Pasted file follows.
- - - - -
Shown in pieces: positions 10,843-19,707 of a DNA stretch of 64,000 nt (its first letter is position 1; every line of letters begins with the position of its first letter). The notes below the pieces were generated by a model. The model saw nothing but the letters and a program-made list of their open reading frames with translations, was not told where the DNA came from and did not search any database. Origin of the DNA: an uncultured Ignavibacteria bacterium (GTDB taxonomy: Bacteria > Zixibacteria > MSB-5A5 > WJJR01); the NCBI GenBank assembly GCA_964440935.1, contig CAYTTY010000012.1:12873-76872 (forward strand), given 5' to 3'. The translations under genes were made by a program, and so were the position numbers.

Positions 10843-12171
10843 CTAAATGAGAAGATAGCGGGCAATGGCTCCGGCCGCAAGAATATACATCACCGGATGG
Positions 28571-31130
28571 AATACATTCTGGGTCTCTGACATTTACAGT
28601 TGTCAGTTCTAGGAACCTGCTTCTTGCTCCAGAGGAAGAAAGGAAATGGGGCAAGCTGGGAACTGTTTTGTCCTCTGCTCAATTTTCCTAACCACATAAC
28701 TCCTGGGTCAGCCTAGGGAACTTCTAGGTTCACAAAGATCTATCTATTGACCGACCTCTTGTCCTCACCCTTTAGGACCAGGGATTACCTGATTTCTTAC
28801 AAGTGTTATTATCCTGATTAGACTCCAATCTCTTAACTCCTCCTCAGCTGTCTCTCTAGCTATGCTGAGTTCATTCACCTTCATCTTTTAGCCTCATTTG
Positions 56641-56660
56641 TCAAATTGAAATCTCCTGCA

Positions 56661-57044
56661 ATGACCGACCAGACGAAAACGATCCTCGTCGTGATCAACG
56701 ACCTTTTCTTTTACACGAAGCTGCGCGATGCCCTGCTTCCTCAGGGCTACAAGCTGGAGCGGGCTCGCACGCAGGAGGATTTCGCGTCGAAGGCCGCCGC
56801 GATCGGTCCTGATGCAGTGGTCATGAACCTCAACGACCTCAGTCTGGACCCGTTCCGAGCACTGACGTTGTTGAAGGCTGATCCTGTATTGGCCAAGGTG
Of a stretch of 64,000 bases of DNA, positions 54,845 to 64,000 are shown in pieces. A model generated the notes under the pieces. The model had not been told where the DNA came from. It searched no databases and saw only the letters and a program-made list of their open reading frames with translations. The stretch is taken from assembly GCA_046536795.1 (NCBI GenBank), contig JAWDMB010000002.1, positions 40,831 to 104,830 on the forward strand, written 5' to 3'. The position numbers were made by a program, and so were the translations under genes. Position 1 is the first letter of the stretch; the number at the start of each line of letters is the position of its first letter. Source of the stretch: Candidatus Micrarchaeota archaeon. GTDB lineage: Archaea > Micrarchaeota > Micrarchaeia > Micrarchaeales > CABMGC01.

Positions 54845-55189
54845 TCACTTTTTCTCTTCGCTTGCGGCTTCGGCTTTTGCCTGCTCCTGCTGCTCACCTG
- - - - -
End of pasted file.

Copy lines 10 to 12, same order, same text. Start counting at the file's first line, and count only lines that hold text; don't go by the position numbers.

56641 TCAAATTGAAATCTCCTGCA

Positions 56661-57044
56661 ATGACCGACCAGACGAAAACGATCCTCGTCGTGATCAACG